Add these buyers into a nurturing campaign to keep them engaged until they’re ready to take the next step. If you have the resources to do so, pick up the phone and call them.

For the buyers who have consumed 5 to 7 pieces of content, automatically offer them more content about their chosen topic(s) to nurture them along.

For all buyers, suggest related pieces of content that they have not seen yet about the same topic. Keep creating new content so that your most interested buyers have a reason to return to your website again and again.

Ask: How can you keep buyers engaged with a stream of relevant content over time? How can you refresh your content continuously to prevent it from going stale?

Qualify buyers with content

Marcus Sheridan
Marcus Sheridan advocates using content to qualify customers — to increase Sales close rates and productivity.

Here’s how author and marketer Marcus Sheridan applied a smart idea at River Pools and Spas.

For years, he had called on prospective pool buyers at home before making a proposal to install a fiberglass pool. If you called for a proposal, Marcus visited you at home.

After Marcus created the industry’s best content on swimming pools, he changed the game. When a prospect called for a quote, Marcus sent them an email, inviting them to:

  • Watch a 3-minute video.
  • Read a 35-page E-book about swimming pools.

Here’s what happened next. Buyers who did not consume this qualifying content, on average, bought a pool 5% of the time. Not a bad rate for swimming pools.

Buyers who did consume the qualifying content bought a pool 80% of the time. That’s a 16X improvement in close rates!

Why? After consuming that much content, a buyer either loves or hates the company, Marcus deduced.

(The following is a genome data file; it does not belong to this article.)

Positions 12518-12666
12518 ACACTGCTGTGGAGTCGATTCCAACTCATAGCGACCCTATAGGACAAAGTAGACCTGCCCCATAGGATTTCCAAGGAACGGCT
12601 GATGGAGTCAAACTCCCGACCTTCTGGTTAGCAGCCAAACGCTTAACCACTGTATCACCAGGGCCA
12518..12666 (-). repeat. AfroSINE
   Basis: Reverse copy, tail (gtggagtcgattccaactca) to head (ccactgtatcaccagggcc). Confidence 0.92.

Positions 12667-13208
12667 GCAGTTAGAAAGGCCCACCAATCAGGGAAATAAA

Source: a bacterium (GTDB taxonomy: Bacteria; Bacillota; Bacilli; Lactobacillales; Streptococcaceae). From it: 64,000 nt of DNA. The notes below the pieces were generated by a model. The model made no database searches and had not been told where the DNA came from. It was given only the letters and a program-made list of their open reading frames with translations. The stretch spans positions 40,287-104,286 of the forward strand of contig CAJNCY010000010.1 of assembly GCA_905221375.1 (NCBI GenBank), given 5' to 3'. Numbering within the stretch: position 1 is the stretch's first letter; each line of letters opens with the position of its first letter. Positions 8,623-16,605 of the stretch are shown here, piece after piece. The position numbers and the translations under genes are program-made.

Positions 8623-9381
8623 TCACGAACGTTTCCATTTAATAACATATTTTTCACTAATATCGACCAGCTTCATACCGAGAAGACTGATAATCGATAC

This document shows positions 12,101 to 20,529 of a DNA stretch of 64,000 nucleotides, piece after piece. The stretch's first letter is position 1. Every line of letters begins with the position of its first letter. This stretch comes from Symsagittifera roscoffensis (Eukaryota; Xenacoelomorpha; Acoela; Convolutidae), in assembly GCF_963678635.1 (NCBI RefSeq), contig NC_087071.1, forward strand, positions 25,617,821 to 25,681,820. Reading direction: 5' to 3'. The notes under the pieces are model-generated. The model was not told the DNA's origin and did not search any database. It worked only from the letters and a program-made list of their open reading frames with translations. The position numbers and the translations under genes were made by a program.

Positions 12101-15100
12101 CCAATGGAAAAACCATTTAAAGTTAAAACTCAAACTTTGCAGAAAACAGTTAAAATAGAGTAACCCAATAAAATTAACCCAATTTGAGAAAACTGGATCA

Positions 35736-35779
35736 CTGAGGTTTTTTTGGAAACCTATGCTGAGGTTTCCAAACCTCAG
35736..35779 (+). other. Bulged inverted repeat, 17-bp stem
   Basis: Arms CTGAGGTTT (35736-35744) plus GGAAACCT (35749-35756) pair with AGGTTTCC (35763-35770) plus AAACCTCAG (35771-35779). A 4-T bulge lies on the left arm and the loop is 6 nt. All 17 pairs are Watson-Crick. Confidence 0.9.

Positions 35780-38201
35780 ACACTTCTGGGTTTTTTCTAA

Haters never called back. Haters saved valuable Sales time by eliminating the need to make follow-up calls.

If buyers loved the content, they became far more likely to sign a contract.

Quality over quantity

I learned this lesson the hard way in Marketing: it’s better to give Sales a small number of highly qualified buyers than a big number of unevenly qualified buyers.

If Sales has been ignoring your marketing-qualified leads, choke the bottom of the funnel – give them only one-fourth to one-half as many leads as before. Once you hear positive feedback from Sales about the lead quality and close rates, ease up on throttling the bottom of the funnel.

Ask: How can you use content to better qualify buyers before you hand them over to Sales? What’s the impact of content that helps Sales increase close rates?

Reverse-engineer conversions

marketing automation supports content marketing by reverse engineering
Marketing automation supports content marketing by reverse-engineering conversions.

After a year of experience with marketing automation, you will have gathered enough sales tracked from start to finish to find ideas on how to improve content marketing.

Match up your marketing automation metrics with Google Analytics and heat-mapping to learn:

  • Which topics do buyers want more content about?
  • Which pages are the best to offer to buyers first?
  • How to smooth buyers’ path by recommending the next pieces of content?
  • Where do buyers get stuck?
  • How to attain soft conversions – a small ask that precedes a bigger ask?
  • How to get more buyers to subscribe to your blogs or content feed?
  • What are the likeliest paths to conversion for buyers?

Doing this deep work with marketing automation analytics will help you map conversion paths to move buyers forward to a purchase.

To be sure, marketing automation offers many other benefits. It:

  • Simplifies retargeting of users
  • Helps build a content calendar
  • Makes A/B email tests easier
  • Updates other software systems such as sales automation automatically
  • Enables personalization of marketing
  • Generates reports to help you measure and prove content marketing success.

Use marketing automation to do 4 key jobs for you:

  1. Track users’ interests to recommend relevant content streams.
  2. Assign scores to users to decide which are ready to contact and qualify.
  3. Offer content that helps buyers qualify themselves.
  4. Enable reverse engineering of successful content-to-customer conversions.

Strategically turning content users into customers is what #contentmarketing is all about!

Top 100 content marketing questions
Discover the answers to marketers’ top 100 questions about content marketing.

“How do you think a marketing automation environment best supports content marketing?” is one of marketers’ Top 100 Questions about #contentmarketing. Here are the answers.